Catholic chaplain tends to deployed flock
April 8, 2011
KHOWST PROVINCE, Afghanistan - In a little chapel made of plywood and nails, a small congregation gathers for Mass after a long day's work.
The chapel isn't fancy. It's barely able to hold eight unfinished wooden pews, but for the first time in several weeks a Catholic priest has made the journey to Forward Operating Base Goode, Afghanistan, to hold services, March 28.
For U.S. Army Lt. Col. Joseph Hannon, an individual augmentee chaplain with the 3rd Brigade Combat Team, 1st Infantry Division, Task Force Duke, and a native of Leavenworth, Kansas, it wasn't the first time he'd said Mass to a group who hadn't attended services in a very long time. As a Catholic chaplain, he traveled from FOB to combat outpost ministering to a flock spread among 24 installations and 5,000 square miles of eastern Afghanistan.
Hannon has traveled around Khowst Province, Paktya province and parts of Ghazni province five days a week during his year-long deployment, visiting military personnel and civilians who don't have access to a Catholic priest.
In an Army where the two most predominant religious denominations are Catholics and Southern Baptists, there are only about 100 priests of the more than 1,700 active duty chaplains.
It's not easy traveling as much as he does, especially being an older Soldier at age 68.
To make it easier on himself, Hannon, a tall, thin man whose enthusiasm gives the impression that he's younger than he is, has developed a routine. He packs the same things the same way, each morning before a trip.
It makes traveling easier, and he has fewer chances to forget something, he said.
"I can pack very well in the dark," he joked.
Becoming a chaplain in the military was a long road. He knew as early as second grade he wanted to become a Catholic priest. He grew up in the '50s, and it was a very different culture back then, he said.
The desire to join the priesthood back then was supported 100 percent by his friends and family. His eighth-grade class even threw a surprise party for him when they learned he was going to a preparatory high school to get ready for seminary, Hannon said.
It took Hannon 12 years after graduating high school to become an ordained priest.
First, he had to go to a five-year seminary college before attending ministry for three years. Lastly, he had to attend a four-year university before he could be ordained.
While in high school, he became very interested in the military, but kept it in the back of his mind while pursuing the priesthood. It wasn't until three years after ordination that he was allowed to enter the Army Reserves in 1977, Hannon said.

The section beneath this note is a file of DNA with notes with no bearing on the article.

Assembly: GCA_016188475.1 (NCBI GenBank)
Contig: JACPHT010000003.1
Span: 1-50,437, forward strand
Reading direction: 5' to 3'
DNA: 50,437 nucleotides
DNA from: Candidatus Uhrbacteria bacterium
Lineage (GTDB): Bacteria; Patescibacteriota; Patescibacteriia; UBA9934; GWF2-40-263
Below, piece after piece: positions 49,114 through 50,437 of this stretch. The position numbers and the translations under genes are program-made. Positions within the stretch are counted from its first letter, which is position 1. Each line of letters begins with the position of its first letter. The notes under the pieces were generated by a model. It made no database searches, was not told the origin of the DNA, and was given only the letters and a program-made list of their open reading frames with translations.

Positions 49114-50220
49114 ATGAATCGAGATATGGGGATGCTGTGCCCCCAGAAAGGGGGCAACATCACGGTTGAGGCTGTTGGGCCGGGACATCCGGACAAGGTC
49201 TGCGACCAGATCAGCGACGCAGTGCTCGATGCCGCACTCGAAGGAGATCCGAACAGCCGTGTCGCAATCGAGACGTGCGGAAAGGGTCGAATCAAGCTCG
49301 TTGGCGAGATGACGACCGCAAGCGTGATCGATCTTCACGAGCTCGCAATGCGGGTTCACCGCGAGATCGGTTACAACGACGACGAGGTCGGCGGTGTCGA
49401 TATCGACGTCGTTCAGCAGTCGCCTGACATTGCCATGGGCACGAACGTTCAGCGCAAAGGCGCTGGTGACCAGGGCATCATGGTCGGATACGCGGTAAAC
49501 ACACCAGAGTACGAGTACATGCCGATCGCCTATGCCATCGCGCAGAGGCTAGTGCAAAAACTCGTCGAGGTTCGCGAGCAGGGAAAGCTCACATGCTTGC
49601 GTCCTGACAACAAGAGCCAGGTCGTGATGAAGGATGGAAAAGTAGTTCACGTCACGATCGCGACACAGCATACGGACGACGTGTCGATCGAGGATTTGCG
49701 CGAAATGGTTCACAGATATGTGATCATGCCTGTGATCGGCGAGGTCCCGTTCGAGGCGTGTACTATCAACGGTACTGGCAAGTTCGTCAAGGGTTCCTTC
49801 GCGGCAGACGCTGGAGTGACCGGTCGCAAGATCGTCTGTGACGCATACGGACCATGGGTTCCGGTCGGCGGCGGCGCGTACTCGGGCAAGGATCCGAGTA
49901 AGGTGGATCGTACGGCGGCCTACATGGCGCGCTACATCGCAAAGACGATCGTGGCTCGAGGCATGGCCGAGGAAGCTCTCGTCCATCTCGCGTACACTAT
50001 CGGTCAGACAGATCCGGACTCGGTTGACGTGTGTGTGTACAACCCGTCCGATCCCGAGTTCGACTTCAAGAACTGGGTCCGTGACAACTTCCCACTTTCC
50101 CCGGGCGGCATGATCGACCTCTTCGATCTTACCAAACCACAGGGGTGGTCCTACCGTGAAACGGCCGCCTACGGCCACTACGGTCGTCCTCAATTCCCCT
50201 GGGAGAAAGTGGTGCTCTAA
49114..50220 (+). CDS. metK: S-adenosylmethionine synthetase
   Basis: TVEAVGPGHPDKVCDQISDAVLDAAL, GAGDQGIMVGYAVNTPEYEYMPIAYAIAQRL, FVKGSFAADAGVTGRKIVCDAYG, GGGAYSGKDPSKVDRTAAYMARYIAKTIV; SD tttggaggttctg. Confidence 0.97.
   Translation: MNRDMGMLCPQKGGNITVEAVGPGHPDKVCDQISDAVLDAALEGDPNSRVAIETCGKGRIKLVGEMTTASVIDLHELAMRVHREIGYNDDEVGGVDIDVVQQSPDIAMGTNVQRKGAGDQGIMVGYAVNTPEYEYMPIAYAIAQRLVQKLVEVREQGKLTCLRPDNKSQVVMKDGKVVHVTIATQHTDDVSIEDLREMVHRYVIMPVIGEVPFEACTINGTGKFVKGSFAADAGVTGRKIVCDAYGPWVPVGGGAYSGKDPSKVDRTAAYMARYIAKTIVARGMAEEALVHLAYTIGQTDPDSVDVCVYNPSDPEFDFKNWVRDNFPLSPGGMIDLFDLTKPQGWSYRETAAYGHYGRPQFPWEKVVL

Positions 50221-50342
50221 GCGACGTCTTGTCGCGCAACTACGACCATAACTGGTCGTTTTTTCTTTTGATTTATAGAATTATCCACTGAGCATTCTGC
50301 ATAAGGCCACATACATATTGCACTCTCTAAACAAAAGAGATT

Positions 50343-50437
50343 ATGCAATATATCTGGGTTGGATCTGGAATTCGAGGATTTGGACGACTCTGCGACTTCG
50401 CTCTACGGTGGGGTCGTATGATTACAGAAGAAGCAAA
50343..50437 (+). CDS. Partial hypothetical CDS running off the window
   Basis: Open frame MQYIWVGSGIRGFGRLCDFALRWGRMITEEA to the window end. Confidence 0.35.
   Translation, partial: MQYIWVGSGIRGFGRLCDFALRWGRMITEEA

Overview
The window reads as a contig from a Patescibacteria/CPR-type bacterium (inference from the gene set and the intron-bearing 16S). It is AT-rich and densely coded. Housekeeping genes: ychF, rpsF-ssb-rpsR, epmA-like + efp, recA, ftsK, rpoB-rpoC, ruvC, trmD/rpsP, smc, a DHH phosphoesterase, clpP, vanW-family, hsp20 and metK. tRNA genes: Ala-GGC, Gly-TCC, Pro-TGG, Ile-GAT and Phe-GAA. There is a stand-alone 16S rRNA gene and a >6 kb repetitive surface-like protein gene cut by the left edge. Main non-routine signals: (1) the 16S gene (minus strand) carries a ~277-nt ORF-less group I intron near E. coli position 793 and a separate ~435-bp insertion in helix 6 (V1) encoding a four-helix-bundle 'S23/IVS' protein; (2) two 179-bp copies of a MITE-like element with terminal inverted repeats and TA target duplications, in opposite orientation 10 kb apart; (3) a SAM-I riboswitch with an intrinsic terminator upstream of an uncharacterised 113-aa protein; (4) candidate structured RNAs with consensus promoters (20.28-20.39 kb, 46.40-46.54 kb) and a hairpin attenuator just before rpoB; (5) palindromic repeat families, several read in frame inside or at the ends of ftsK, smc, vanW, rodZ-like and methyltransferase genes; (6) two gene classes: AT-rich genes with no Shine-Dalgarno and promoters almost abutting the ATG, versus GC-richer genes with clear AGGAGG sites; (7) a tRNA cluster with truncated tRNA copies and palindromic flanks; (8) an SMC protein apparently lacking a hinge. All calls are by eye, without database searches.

His religious order wouldn't let him go active at first and he spent 15 years as a reservist. It wasn't until 1992, when the order had a new supervisor partial to military vocations, that he was allowed to become a full-time soldier.
One of the aspects of deployment he enjoys is ministering to many men and women from all military services.
In particular, he especially enjoys celebrating Mass. On his previous 14-month deployment to Iraq, he held Mass up to six times a weekend.
"I never get tired of it," he said. "I enjoy the religious and spiritual aspect of it."
To help him in his work, U.S. Navy Petty Officer 1st Class Monica Williams, a chaplain assistant from Virginia Beach, Va., and an individual augmentee to 3rd BCT, 1st Inf. Div., TF Duke, is in charge of his travel arrangements and takes care of the administrative side of being a chaplain.
One role of a chaplain assistant is to act as a bodyguard for the chaplain, who, while in a combat zone, does not carry a weapon, allowing him to focus solely on the work of a chaplain.
"Taking care of your chaplain involves knowing your chaplain," Williams said. "It helps out big time in forming that relationship."
Hannon admits keeping him on the road is a tough thing to do, especially in the winter months of January and February, but Williams does an excellent job. At times she gets up at 4 a.m. to check flight status and occasionally she stays up late making sure they get onto the right flight, Williams said.
One of the toughest aspects for both of them is constantly being on the move. It's easy to build a religious relationship with the people at these bases, but there isn't any time to build anything but a surface friendship, Hannon said. They can only make it to each base about once every five weeks. Even when they do make it to a FOB, some people will be on a mission or have moved, making it another five weeks before Hannon and Williams can see them.
Still, that doesn't make Hannon and Williams any less determined to reach people in the outlying FOBs and COPs, Hannon said. They send emails to the congregation and publish an electronic bulletin focusing on soldiers' lives. Hannon also appoints a lay leader who leads services and organizes readings in Hannon's absence. This person is usually a volunteer at one of the installations.
"He brings so much to the table," Williams said, speaking of Hannon. "I'm not even Catholic, but I love listening to his services."
On the weekends that Hannon makes it back to FOB Salerno, he can be seen running for as long as two hours on Saturdays. He credits his energy as a nice gift from God, citing it as one of the reasons he wanted deploy.
Being an older soldier, he wants to do as much as he can for the troops while he still has the energy, Hannon said.
Whether it's traveling, running, or providing religious succor to his congregation, Hannon's enthusiasm for his job shows through and provides an inspiration for others, Williams said.
"I take preaching very seriously, and I put a lot of work into it," Hannon said.